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Three Capes Track special winter offer

27/04/2017

Tasmania's award-winning Three Capes Track has been a huge hit with walkers, with a total of 14,495 local, national and international visitors since opening in December 2015.More

Tenders called for Mt Mawson shelter

27/03/2017

Tenders have been called for the construction of a new public shelter at Mt Mawson within Mount Field National Park.More

Local company awarded contract to replace Lake Tahune Hut and facilities

22/03/2017

Westbury company Valley Workshop has been awarded the contract to demolish and replace the hut and toilet facilities at Lake Tahune on the Frenchmans Cap walking track, a project worth $450,000.More

Invertebrates of Tasmania

Tasmania contains a wealth of invertebrate species of ancient origin. Their antiquity offers an insight into the processes of evolution, continental drift and climate change over vast periods of time. While many Tasmanian invertebrates (and, of course, vertebrates and plants) are of Gondwanan origin, some reveal even more ancient lineages that extend back to Pangea - the supercontinent that predated Gondwana beyond 200 million years ago.

Tasmania is home to a unusually high proportion of endemic species. Nearly half of the invertebrate species found within the Tasmanian Wilderness World Heritage Area, for example, are found nowhere else on Earth. Many well known groups of invertebrates have a high proportion of species restricted to Tasmania, such as 92% of the island's terrestrial oligochaetes (earthworms), 92% of its syncarids (mountain shrimps), 93% of its terrestrial amphipods (landhoppers), 88%of its freshwater crayfish, 89% of its stoneflies, 70% of its caddis-flies and 93% of its carabid beetles.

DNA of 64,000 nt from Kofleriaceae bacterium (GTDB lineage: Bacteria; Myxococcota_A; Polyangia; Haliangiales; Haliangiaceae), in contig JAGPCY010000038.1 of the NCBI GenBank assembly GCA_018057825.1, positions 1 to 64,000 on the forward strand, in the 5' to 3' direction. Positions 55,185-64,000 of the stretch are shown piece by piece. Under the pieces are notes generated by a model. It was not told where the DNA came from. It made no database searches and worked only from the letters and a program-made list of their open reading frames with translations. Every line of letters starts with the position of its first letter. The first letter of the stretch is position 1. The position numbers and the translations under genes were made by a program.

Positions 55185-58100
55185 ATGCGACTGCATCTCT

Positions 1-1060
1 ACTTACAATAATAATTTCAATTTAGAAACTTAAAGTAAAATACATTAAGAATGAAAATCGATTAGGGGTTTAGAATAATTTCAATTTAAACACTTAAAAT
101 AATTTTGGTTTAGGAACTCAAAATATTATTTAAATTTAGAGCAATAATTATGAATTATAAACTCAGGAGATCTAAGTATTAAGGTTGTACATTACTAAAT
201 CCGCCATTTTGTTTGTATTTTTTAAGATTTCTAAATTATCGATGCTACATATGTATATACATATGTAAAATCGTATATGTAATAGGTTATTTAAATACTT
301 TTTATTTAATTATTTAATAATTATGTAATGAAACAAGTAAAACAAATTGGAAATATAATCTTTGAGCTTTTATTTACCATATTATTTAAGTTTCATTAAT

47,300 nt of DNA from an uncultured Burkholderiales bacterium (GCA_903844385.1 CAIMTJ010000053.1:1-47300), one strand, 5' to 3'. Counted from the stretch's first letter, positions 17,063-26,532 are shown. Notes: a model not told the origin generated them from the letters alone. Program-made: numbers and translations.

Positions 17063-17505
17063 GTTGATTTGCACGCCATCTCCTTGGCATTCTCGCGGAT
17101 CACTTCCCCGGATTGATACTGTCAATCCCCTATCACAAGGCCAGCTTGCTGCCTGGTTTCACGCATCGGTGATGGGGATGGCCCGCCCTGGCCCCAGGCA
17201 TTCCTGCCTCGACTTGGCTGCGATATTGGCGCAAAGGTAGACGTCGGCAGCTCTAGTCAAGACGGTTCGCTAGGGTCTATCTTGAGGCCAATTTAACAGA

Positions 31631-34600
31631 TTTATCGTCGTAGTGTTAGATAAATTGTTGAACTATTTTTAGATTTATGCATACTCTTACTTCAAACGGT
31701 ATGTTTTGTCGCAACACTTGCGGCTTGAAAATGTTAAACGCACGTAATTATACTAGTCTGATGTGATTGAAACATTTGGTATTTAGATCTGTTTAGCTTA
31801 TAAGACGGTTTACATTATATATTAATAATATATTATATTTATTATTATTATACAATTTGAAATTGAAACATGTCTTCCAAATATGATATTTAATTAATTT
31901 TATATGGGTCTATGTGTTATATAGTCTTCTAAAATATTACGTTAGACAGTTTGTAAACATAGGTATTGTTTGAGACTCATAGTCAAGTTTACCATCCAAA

There are also many groups where the largest or most spectacular examples occur in Tasmania, such as springtails, stoneflies, and freshwater crayfish.

Many species have greatly restricted ranges, such as the blind velvet worm, while others occupy remarkably narrow niches, such as the pandani moth which feeds soley within the fronds of the endemic pandani, the world's tallest heath plant.

Despite the unique values that invertebrates bring to Tasmania's rich natural heritage, and the vital role they play in forming the basis of ecological systems, the vast majority of the islands' invertebrate species remain undescribed or undiscovered, with little or nothing known about their ecology. The 10,000 invertebrate species presently known from Tasmania form just a fraction of the species that probably exist within the state. For some invertebrate groups, such as stoneflies and terrestrial flatworms, Tasmania is the Australian centre of diversity. For others, such as the velvet worms, it is the world centre of diversity.

A Sample of a Few of Tasmania's Significant Species

Only a few of the many thousands of species are detailed here. For a more complete, albeit still partial, listing of Tasmania's invertebrate fauna, see the Department of Primary Industries and Water web site.

Crustaceans 
Giant Freshwater Crayfish Astacopsis gouldi 
Mountain Shrimp Anaspides spp.

Insects

Arachnids
Annelids